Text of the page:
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Good Business Legal Advice: Open Questions…Early Review

At Silverman Sherliker, we specialise in giving good, timely, business legal advice. Entrepreneurship is in the DNA of the firm. Our clients like that approach.

Getting good business legal advice is easy but you do need to ask for it and, most importantly, you need to ask for it EARLY. So whether it is a new start-up, a commercial investment or a new collaborative initiative -get yourself over here as early on in your project as you reasonably can.

As practising business lawyers, we enjoy helping clients in this way, right at the beginning of a new business venture – and we usually find that we can add significant value for the client at this point. A short review meeting with us right at the beginning of the project is time very rarely wasted and can very often help avoid some very expensive and avoidable mistakes. Don’t wait until a legal problem heaves into sight….take some early legal advice and avoid the legal problem arising in the first place! After years of seeing what can often go wrong in business, we can usually, very quickly, identify the key areas of legal risk and the most likely legal problems down the line.

Most importantly, we can also usually suggest some very simple things that can easily be done to avoid these risks and difficulties. So set up an early review meeting and come along and pitch the project to us. Ask us some open questions. Ask us some general questions.

For example, your question might be: “I am thinking of getting together with some people I know to set up a new online business. What do you think?”

Get ready for some questions in reply:

• Who will be developing the web-site?
• Who is putting the money in?
• Are any of you currently in a competing business?
• Are any of you currently employed?
• Who will have management control of the business?
• How will you protect minority directors?
• How will you get your initial investment out?
• What will happen if you have an irreconcilable difference of opinion?
• What happens if one of you quits the business or dies?
• What if one of you wants to sell out?

A proper contract with the web developer with sensible payment milestones and acceptance procedures can help avoid delays and points of subjective interpretation that are inherent in web development contracts. It will also ensure that the copyright in the web deliverables are properly assigned and not just subject to a licence from the developer that can be terminated. Will the web rights be assigned straight into the company or held outside the company and licensed to the company to protect the main asset in any future insolvency situation? It would probably also be a good idea to put the developer under a support obligation and prevent the developer building a competitive site for a couple of years or so.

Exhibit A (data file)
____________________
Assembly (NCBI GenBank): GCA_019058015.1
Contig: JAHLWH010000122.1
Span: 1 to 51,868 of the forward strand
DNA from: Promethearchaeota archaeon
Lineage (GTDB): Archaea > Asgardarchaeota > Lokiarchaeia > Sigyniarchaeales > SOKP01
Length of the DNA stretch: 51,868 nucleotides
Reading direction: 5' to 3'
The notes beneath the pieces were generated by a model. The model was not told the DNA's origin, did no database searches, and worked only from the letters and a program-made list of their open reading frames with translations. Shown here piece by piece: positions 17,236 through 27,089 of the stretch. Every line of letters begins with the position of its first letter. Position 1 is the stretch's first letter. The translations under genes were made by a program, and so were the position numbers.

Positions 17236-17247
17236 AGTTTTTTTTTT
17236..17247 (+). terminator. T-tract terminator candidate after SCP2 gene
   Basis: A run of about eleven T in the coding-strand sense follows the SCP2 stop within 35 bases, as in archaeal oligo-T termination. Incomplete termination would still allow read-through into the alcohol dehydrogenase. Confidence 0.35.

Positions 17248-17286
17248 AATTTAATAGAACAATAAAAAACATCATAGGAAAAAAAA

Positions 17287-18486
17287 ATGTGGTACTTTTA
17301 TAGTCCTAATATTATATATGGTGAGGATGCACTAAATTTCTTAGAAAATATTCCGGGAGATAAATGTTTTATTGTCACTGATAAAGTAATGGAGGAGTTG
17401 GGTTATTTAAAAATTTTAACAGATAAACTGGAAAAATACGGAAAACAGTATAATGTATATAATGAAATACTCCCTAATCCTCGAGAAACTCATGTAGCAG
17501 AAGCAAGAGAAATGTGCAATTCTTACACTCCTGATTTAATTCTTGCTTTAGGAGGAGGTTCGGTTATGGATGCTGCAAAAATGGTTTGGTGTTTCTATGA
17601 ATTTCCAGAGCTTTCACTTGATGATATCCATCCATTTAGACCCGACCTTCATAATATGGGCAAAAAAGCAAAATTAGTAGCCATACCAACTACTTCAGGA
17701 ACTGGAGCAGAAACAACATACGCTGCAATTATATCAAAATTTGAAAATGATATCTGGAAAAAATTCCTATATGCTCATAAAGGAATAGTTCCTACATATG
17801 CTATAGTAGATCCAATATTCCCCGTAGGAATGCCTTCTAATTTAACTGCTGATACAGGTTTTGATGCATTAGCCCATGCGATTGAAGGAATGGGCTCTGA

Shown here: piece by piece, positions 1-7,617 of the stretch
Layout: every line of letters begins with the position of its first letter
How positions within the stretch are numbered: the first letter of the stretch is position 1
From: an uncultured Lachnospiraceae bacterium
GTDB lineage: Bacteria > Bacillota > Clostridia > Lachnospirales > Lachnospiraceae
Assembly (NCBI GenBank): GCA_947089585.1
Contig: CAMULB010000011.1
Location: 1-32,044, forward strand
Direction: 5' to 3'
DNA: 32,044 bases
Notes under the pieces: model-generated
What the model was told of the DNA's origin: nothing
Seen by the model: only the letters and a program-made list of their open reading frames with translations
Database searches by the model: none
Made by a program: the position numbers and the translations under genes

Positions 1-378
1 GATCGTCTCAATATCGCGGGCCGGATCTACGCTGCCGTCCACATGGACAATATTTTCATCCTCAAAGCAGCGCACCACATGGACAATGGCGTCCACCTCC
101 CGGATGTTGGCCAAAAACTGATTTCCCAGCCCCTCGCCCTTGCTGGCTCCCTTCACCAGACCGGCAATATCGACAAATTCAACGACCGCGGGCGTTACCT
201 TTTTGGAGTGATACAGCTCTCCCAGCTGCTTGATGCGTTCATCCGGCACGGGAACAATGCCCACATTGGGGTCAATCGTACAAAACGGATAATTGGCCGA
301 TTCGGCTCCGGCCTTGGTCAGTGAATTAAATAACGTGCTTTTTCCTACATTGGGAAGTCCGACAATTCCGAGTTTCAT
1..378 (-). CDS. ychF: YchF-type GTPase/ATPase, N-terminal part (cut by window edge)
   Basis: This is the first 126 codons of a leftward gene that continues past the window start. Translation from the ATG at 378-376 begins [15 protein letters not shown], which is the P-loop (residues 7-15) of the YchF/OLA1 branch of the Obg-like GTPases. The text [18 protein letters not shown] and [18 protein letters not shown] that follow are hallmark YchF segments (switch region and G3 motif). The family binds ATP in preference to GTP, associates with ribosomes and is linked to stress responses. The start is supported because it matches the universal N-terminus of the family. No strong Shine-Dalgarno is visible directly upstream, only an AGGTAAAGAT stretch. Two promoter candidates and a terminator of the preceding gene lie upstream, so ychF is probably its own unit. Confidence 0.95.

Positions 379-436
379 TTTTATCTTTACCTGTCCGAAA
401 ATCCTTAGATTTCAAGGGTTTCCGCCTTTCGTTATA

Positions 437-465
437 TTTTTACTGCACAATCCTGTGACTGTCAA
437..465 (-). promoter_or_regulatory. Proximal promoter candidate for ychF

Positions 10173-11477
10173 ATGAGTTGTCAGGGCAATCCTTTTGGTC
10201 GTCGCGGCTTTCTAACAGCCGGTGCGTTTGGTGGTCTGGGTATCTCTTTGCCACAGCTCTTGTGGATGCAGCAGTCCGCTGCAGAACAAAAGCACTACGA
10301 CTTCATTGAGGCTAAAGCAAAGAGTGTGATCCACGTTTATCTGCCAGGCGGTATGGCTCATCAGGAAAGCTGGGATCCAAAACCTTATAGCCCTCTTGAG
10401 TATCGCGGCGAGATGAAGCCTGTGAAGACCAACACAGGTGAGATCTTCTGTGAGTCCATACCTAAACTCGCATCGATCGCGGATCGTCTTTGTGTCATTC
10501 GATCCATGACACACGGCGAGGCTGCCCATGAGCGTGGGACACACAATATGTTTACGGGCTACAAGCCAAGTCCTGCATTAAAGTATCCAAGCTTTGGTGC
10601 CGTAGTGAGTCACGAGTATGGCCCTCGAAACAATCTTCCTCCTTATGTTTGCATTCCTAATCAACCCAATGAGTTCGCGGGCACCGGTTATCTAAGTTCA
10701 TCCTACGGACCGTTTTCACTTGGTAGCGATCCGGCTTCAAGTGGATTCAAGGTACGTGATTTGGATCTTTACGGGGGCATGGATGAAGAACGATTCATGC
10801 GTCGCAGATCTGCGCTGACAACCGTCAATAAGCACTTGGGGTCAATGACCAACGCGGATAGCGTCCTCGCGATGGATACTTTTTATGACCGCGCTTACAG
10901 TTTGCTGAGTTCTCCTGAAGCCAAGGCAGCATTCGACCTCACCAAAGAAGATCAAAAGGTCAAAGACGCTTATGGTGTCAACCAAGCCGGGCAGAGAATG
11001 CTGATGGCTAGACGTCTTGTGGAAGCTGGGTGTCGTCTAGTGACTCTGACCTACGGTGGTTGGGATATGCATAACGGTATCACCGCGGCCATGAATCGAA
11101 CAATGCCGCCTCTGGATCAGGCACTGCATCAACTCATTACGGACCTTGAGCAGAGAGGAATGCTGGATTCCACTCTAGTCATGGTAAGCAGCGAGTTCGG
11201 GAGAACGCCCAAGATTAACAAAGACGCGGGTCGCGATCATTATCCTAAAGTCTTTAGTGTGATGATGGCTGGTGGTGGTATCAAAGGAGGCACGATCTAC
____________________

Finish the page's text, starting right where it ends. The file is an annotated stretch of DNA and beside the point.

A basic shareholders agreement will prevent any of the participants holding the business to ransom down the line and ensure minority rights are protected by veto on major business issues. A simple mechanism to deal with share purchase and valuation on exit and dispute resolution would also probably avoid much future contention and uncertainty.

You begin to get the general idea. These are the kinds of simple legal issues that are often over-looked but can easily and inexpensively be addressed at the outset, saving untold problems later.

Good business legal advice is about identifying and avoiding legal problems…not being a slave to them down the line when you should be enjoying the fruits of your success!

So the moral is…for good business legal advice…discuss the likely legal issues with us early on before you make any irreversible commitments…ask open questions…ask general questions…come and pick our brains…what’s left of them!

Call or email me to arrange a meeting.

Chris Sherliker

Tel +44(0)20 7749 2700

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